Public Heariing – Major Land Development Project

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4. Case No. 13-039MA – 48-54 Plainfield Street and 4-14 Atwood Street (Preliminary Plan Approval) The applicant is seeking preliminary plan approval to construct a free standing fast food restaurant with a drive through and a free standing retail department store on a vacant commercial lot. The applicant received relief from the Zoning Board of Review for front yard setbacks and a special use permit for a drive through use. A total of 56 parking spaces are proposed for the development, which measures approximately 64,295 SF. Public comment will be taken – for action (AP 105 Lots 46, 47, 66, 98, 99, 100, Olneyville)

Re: Zoning Providence

5. Update on Re: Zoning Providence A review of the organization and content of the draft zoning ordinance – for discussion

Adjournment


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News & Notes

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Bloomberg: Icahn Urges Family Dollar CEO to Seek Sale ‘Immediately’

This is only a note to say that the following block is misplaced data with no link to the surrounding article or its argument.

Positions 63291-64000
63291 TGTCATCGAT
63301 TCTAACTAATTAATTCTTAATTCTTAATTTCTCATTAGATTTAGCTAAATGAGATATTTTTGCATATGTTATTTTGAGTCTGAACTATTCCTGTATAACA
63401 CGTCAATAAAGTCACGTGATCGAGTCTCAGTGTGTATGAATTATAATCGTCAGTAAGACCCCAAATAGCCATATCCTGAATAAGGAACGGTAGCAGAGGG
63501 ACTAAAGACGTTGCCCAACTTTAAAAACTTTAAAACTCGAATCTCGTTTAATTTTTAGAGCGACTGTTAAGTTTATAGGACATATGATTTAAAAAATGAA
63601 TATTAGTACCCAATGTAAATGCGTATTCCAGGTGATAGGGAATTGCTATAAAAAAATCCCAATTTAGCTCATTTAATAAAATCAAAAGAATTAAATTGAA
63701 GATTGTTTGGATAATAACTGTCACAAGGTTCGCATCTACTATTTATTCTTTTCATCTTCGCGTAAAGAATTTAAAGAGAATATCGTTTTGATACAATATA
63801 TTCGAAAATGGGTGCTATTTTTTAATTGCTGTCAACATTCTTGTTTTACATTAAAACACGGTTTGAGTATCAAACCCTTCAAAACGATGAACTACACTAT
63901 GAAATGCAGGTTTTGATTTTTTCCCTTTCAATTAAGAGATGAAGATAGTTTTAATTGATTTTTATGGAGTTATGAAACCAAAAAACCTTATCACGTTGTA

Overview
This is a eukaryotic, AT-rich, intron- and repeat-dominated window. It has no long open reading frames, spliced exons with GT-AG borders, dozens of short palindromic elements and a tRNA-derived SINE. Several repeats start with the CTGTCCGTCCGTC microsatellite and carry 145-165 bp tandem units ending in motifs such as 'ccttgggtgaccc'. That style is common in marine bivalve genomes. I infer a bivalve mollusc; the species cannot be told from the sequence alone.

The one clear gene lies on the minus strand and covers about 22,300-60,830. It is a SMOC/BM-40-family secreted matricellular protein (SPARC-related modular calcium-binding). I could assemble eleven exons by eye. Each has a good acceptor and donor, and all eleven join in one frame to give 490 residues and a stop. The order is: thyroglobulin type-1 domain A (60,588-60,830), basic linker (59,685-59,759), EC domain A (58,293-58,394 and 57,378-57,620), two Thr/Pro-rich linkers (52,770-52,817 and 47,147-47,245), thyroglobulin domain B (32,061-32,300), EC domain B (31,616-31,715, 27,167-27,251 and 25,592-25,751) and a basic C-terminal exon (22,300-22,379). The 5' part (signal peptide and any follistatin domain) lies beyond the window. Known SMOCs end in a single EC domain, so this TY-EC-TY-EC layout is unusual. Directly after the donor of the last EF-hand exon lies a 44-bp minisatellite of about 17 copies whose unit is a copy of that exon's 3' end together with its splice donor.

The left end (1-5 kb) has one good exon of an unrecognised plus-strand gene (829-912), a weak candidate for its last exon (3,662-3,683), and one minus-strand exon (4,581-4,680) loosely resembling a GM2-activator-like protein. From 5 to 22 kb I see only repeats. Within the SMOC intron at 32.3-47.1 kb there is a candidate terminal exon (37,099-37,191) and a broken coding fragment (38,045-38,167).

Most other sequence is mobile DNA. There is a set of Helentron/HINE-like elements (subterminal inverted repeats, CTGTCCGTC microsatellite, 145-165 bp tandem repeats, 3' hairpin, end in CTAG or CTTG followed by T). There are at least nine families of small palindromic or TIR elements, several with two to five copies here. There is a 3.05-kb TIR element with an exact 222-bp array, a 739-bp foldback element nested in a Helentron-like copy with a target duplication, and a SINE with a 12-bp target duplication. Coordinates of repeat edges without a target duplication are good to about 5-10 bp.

The retailer has been struggling to compete with rival discounters, drugstores and big-box retailers such as Target Corp. and Wal-Mart Stores Inc. To combat slumping sales, Family Dollar embarked on a review of its business this year. As part of its turnaround plan, the company is closing about 370 underperforming stores and opening fewer new ones. It’s also lowering prices in a bid to entice shoppers.

‘Consistently Underperformed’

Family Dollar has “consistently underperformed its peers” in same-store sales, total revenue growth, sales per store, sales per square foot, operating margins and capital-structure efficiency, Icahn wrote in the letter, which opened by remarking on the “cordial nature” of the previous night’s discussion.

Meanwhile, in Providence we’re throwing out our zoning regulations to accomodate the “proven business model” of this “consistently underperforming” retailer. Olneyville risks ending up with an empty big box more craptacular than the building that was torn down to make way for it.

Providence Business News: Solomon proposes citywide 15-year tax stabilization plan

“I want to send a loud and clear message to the development community that Providence is open for business,” Solomon said in the news release. “If we don’t bring certainty to this process we are losing a once in a lifetime opportunity to grow our tax base, grow our population and create much needed jobs. I plan to reach out to the developers who have expressed frustration with the process to assure them my plan will remove the politics and uncertainty that has plagued this city for far too long.”

The new system would be based on recommendations issued earlier this year by an economic development task force formed by the city council partly in response to the continued vacancy of the Industrial Trust building.